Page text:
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In the days since the passing of Dr. Brendan O’Regan, founding father of airport duty free, the outpouring of grief here in Ireland has been remarkable, and profound.
For people in the duty free business, of course, he was a symbol of our channel’s beginnings in 1947, when he opened the first airport duty free outlet – a small kiosk at the time – at Shannon Airport.
But that was just the beginning of his influence on Irish life. In 1950 he travelled to the US as part of a team under the post-war Marshall Aid Plan, a visit that had a major effect on his thinking. He returned with the blueprint for Shannon’s development as an economic free zone, which encouraged foreign investment in the region and helped Shannon become an industrial hub.
And the ripple effect of that move is still being felt. Shannon Free Zone was part of the inspiration behind the creation of
Dr O’Regan was also ahead of his time in recognising how tourist revenues could benefit from modern facilities and infrastructure. In 1957 his Sales & Catering Organisation (which was later integrated into Irish airports group Aer Rianta) took on the additional tasks of developing hotels and other amenities to support tourism in the Shannon region.
Dr O’Regan was rewarded with the chairmanship of Bord Failte, the Irish Tourist Board, in the same year – and initiatives included the renovation of the famed Bunratty Folk Park, and the Irish Rent-a-Cottage scheme, which helped regenerate villages and communities in the area.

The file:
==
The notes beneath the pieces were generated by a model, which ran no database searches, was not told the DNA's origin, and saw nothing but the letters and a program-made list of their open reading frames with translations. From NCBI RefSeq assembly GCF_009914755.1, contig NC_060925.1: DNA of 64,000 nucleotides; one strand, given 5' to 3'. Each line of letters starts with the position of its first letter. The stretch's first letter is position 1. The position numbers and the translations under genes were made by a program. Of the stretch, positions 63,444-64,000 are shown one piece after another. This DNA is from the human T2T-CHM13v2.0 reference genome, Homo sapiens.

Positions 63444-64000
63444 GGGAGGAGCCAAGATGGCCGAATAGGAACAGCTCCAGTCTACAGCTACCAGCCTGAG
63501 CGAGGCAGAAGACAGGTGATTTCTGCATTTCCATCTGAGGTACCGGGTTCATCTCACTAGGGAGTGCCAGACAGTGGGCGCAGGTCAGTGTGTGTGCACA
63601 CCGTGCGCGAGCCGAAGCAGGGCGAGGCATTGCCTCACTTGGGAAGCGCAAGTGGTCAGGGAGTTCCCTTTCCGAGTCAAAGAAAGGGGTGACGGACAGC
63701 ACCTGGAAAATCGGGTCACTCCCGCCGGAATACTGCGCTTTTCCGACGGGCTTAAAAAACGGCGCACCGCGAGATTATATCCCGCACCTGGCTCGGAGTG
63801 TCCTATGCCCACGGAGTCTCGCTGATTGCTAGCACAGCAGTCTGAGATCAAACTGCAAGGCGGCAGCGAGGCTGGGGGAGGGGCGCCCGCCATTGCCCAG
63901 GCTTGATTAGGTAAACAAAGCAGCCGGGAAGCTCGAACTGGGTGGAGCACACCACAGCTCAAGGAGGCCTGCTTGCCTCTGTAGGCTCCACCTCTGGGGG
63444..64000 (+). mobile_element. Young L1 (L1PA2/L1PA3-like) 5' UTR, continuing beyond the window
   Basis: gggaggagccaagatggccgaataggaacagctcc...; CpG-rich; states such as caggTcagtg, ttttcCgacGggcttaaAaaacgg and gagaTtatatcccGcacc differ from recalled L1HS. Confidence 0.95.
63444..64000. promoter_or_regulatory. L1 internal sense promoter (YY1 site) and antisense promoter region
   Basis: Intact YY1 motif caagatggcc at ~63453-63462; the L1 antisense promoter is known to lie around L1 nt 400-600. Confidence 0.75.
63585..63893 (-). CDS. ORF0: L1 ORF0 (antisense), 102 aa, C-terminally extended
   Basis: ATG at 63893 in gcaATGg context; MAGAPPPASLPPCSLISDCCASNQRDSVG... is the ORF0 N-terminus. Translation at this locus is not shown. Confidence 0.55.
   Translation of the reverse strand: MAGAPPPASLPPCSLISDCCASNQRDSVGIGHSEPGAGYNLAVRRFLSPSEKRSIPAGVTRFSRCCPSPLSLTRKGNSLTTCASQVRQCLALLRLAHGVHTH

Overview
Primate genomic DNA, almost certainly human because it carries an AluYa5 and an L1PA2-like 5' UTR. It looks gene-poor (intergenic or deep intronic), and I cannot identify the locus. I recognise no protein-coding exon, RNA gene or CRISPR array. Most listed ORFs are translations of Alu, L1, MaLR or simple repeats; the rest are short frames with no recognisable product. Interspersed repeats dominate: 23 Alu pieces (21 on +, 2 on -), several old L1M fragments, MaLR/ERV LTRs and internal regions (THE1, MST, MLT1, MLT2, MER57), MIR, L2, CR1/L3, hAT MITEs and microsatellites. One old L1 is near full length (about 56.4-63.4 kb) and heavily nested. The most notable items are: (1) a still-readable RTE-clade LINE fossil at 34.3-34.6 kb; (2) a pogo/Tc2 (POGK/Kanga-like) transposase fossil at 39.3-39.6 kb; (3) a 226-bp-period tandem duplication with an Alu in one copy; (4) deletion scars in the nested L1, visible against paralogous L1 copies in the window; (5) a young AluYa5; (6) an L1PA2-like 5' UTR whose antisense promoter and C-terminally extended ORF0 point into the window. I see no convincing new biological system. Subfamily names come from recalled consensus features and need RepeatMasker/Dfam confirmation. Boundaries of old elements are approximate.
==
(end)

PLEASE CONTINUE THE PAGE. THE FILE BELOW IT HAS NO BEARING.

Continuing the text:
And then there was Dr O’Regan’s role in the Irish peace process. He was the founder of Co-operation Ireland – the single largest organisation working in the area of peace and reconciliation in the island of Ireland – and a body that played a key role in the peace that has come to Northern Ireland in recent years.I was present at the opening of Dr O’Regan’s archives at the Clare Museum in Ennis in February 2007, an event that underlined the reverence in which he was held. It was a dirty, wet night, typical of Ireland’s west at that time of year. But the people of Clare came out in huge numbers to honour one of their most famous sons.
After a lifetime of cajoling, bargaining and demanding action from governments – over peace, over tourism investment, and yes, over duty free – it was fascinating to watch the ease with which Dr O’Regan mixed with Ireland’s senior politicians that night, and the huge esteem in which he was held by them. Irish Prime Minister Bertie Ahern (pictured above with Dr O’Regan and then Mayor of Clare Flan Garvey) made the keynote address, saying: “Dr O’Regan is a famous, famous person and one that any of us in public life would be proud to be associated with.
“This country is a different place today, where people no longer have to emigrate, but can stay and build. But they are building on foundations laid in other days, by men like Dr O’Regan. He is a rare individual.”
Fine words, which did justice to Dr O’Regan’s contribution to Irish life. Yet talking to Dr O’Regan later that night, as the crowd died down around him, I got the impression that the reaction from his Clare county men and women – and the natives of his own village of Sixmilebridge – meant as much, if not more to him.
Perhaps that helps explain his popularity, and lasting influence. He mixed easily with presidents and prime ministers, but he was always a man of the people.